First of all, Steam has a great sale on both The Witcher Enhanced Edition Director’s Cut and The Witcher 2 Enhanced Edition for about another 14 hours on steam. Getting both for less than $6 has me purchasing them through their service, even though I already own both on disks.
Second, I have to commend CDProjekt RED for doing something few other companies with its presence in the gaming industry do: it puts the game and the players who play it before the profit. Given, I don’t know the people who work at CDProjekt RED personally, but my experience as an owner of The Witcher games supports the points made in this article on PC Gamer, which is that satisfying the players who purchase their games is more important than trying to ring every penny they can get for every minute addition that they create for the game. This is the exact opposite of what infuriates gamers more than anything: day-one DLC (the non-free kind).
On top of this, CDProjekt’s games don’t require disk-checks, at least not following all of the updates that I applied to them upon installation. I believe the first game may have asked me for the disk before I updated it to current, which I had to do manually by seeking the update file online and applying it (learning of the Director’s Cut convinced me to do it quickly). However, the second game updated automatically with prompts as soon as I installed it (never asking for the disk when playing). Either way, I have both games and can play without any no-cd cracks and still free of spinning my disks in the drive. CDProjekt isn’t broke, but I have to assume that its bank isn’t anywhere near as dense as companies like Bethesda, EA and Ubisoft. So, why do they act as though nerve-wrecking DRM is so crucial to their survival? Do pirated copies of their games truly make such a dent in their return? How many die-hard fans of past SimCity games had to deal with disappointment on day-one of playing their pre-ordered copies of SimCity thanks to EA’s paranoia? How about Blizzard’s Diablo III? Find a chart that displays how much these games brought in from initial sales (pre-order and day-one), and tell me if the DRM used was truly necessary to the point taken. A starting company releasing a new game franchise with these tactics would never have seen returning customers for a sequel. It would have been its undoing.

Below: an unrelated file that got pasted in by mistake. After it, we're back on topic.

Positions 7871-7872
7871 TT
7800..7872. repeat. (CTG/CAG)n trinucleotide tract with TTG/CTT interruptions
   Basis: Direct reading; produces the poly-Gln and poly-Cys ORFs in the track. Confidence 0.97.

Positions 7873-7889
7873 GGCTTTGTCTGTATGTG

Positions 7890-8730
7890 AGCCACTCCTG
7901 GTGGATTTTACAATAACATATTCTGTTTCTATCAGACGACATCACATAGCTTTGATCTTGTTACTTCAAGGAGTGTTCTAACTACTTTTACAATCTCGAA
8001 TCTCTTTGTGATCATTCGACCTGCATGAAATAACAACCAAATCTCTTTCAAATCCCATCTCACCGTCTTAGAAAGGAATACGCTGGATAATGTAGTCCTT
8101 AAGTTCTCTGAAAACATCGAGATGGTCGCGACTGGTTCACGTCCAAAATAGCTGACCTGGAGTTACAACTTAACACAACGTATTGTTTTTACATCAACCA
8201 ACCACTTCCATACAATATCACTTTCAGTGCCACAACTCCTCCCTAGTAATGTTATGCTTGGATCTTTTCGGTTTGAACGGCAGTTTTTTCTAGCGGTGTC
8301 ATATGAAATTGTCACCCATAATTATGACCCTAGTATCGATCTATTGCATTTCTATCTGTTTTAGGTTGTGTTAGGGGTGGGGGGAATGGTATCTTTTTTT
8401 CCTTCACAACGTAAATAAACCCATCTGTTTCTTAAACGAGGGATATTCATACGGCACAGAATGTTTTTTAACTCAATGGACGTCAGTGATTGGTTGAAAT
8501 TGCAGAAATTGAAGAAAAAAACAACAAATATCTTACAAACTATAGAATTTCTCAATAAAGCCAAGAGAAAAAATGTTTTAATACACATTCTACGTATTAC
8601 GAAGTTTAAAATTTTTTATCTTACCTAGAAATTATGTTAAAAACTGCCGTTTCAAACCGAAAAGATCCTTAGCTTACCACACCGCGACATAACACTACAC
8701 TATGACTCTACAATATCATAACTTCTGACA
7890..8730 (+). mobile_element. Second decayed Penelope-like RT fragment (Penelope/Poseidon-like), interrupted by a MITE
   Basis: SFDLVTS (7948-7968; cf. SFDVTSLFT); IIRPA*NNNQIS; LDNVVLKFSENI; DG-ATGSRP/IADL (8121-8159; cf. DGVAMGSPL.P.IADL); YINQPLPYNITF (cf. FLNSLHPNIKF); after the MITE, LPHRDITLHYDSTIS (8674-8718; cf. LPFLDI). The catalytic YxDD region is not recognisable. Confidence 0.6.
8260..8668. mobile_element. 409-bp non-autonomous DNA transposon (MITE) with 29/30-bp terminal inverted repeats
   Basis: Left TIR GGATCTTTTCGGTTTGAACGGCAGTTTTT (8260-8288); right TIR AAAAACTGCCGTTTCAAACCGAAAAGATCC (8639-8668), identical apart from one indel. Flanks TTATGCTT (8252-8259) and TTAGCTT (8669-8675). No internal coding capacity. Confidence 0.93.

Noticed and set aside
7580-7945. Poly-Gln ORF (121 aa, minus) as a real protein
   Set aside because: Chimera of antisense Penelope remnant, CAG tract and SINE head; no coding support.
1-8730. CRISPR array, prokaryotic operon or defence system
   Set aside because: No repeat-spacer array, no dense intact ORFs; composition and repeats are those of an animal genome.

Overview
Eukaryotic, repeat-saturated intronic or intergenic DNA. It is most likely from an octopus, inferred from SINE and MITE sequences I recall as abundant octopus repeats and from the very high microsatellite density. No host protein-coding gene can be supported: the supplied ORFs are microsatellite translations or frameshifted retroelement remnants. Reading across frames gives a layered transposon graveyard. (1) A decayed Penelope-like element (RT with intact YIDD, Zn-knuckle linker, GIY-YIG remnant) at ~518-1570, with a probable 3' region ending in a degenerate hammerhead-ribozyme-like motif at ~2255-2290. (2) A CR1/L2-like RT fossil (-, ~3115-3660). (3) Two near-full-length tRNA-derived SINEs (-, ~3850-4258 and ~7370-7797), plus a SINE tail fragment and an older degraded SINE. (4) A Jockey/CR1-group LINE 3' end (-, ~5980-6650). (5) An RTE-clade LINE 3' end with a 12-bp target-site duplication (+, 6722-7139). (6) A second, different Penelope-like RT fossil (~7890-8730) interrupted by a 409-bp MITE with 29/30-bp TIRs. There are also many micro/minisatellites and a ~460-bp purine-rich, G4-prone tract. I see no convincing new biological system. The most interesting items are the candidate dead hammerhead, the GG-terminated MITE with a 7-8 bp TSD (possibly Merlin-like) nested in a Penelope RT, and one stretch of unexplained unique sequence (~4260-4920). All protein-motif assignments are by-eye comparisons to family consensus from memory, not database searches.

Truth be told, I have always been a bargain-hunter with games. Few games have seen a pre-order from me over the years. I even waited until The Witcher games were both below the $20 mark before I bought them, despite my praise for the company (note: I wasn’t familiar with the company or its games prior to purchasing them at the bargain prices). On top of that, I’ve always sought after the security of physically owning the medium that I buy the game on (preferring disk over download). Yet I’ve been forced to transition to cloud-based purchases through services like Steam because owning the disk is nearly useless now. You’re given a disk with the data on it, but the activation key for the game is the only real item of value, which usually still requires you to download the game in-full from the net without using anything on the disk. In the end, the disk is worthless without a Steam, U-Play or Origin account – unless someone produces a hack that allows you to install the game using the disk’s data independent of those services. In other words, piracy – or the potential for it – remains either way.
The main point I wanted to make of CDProjekt here though is that they don’t use DLC to amplify their profit from a single project. I have always waited on the past Elder Scrolls games, because I knew the likelihood of an edition including all DLC would be released and dropped to a bargain price. The same goes with BioWare and 2K Games titles. But if you look at what CDProjekt did with Witcher 2, you see that whether you bought the standard game on release-day or bought the Enhanced Edition after it was released, you ended up with equal overall content for the game without dishing additional out-of-pocket to get it.
It’s obvious to me as I read online to research a game’s DRM requirements before purchasing that more people are growing to accept the presence of services like Steam as we move forward, and the cries of foul over over-priced and day-one DLC have diminished as well, but I simply couldn’t help but point out how the evidence from CDProjekt’s success in the gaming industry shows that the excessive DRM path, as well as leeching customers for additional content, is surely not necessary for a company to thrive from its product, let alone successfully create and distribute a product that meets or exceeds the standard. Here’s to hoping that their practices continue, and perhaps they may influence others to share the same strategy.